Thursday, September 23, 2010

Research Says: You're a Lunatic.

Today, I watched a totally grown adult pitch a complete fit. It was atrocious and deliciously awful, and it made me shake with rage at the way she acted and spoke to both me and a fellow colleague (who is literally not only one of the nicest people I know but also an amazing teacher), spitting forth her famous retort that should silence us all... "Well, research says...".

Her insanity oozed all over me like a flow of mentally deranged lava. Then I was treated to an email whereupon she not only challenged the talents and teachings of people I completely respect but also climbed on some weird medal stand of one to congratulate herself on being the best thing since sliced bread. She also quoted "Best Practices" -- which some uphold as practically the word of God. Quoted it.

It was gross and tacky, but it got me thinking.

Whatever did my own teachers, coaches, and professors -- the people who not only inspire me daily but practically saved my life -- do before all of this mountain of research and statistics and books advising them on every detail of their teaching careers? I wondered how many trainings they must have gone to? How many afternoons and Saturday mornings did they give up to learn the next greatest way to teach me and my classmates? Were they bombarded with facts and figures predicting their success or failure as well as my own?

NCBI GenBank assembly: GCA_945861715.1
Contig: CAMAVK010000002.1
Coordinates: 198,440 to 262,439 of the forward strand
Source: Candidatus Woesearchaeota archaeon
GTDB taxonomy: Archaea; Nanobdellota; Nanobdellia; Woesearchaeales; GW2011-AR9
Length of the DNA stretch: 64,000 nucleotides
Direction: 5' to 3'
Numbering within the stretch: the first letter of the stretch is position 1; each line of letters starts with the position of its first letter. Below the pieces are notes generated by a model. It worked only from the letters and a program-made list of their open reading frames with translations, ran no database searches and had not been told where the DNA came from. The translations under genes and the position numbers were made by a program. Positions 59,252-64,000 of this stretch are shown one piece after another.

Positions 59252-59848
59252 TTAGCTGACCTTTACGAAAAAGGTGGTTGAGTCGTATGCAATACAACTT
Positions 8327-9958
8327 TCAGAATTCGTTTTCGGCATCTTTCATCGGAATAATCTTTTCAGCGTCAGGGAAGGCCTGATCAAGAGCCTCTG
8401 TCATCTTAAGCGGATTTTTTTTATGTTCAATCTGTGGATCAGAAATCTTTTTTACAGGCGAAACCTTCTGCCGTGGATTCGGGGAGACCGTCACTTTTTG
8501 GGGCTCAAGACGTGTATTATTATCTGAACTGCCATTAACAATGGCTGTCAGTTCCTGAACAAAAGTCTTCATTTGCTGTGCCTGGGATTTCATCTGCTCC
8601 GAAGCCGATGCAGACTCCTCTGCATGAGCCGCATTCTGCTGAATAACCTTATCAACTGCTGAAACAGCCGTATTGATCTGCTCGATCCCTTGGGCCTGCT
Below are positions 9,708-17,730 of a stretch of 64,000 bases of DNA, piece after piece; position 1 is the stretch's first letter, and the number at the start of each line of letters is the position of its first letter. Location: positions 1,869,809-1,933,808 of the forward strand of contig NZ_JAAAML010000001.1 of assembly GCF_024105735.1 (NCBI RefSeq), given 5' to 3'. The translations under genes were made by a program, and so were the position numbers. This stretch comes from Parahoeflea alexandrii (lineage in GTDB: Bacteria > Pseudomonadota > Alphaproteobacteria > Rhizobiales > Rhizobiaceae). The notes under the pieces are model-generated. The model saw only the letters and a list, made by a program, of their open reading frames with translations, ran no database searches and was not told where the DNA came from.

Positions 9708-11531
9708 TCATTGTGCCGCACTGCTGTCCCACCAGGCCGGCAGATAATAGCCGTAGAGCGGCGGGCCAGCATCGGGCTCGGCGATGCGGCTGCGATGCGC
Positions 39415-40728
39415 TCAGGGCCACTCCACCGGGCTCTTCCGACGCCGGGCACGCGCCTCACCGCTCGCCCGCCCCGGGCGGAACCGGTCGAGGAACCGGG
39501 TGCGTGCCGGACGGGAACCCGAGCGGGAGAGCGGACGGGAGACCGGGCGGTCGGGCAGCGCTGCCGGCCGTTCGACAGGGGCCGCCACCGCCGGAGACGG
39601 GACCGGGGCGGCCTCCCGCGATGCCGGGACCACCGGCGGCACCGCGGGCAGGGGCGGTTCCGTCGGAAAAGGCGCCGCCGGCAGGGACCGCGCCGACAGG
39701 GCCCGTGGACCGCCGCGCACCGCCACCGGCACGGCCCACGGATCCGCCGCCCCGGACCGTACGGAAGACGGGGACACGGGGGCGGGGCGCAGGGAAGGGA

I will simply never know. Probably because until now, I never thought to ask. I assumed that they chose their career because they wanted to help kids. They taught what they adored. They taught what they were passionate about, and that this passion was enough to move their students... whether that move was to pass their class, graduate, or someday find their own classroom in which to motivate, inspire, and help change others.

I'd like to think that their Best Practices were simply this: to love me. To celebrate my successes. To comfort me in my losses. And to teach me throughout both. To not only attend my basketball games and drama performances but also to attend to my failures at Home Ec sewing and trigonometry (although I've yet to use either in real life). To know my parents. To know my friends. And to counsel me when either let me down.

So to Little Miss Meltdown, you can keep your data and theories about what makes a great teacher, and I'll keep my memories of the real life ones.

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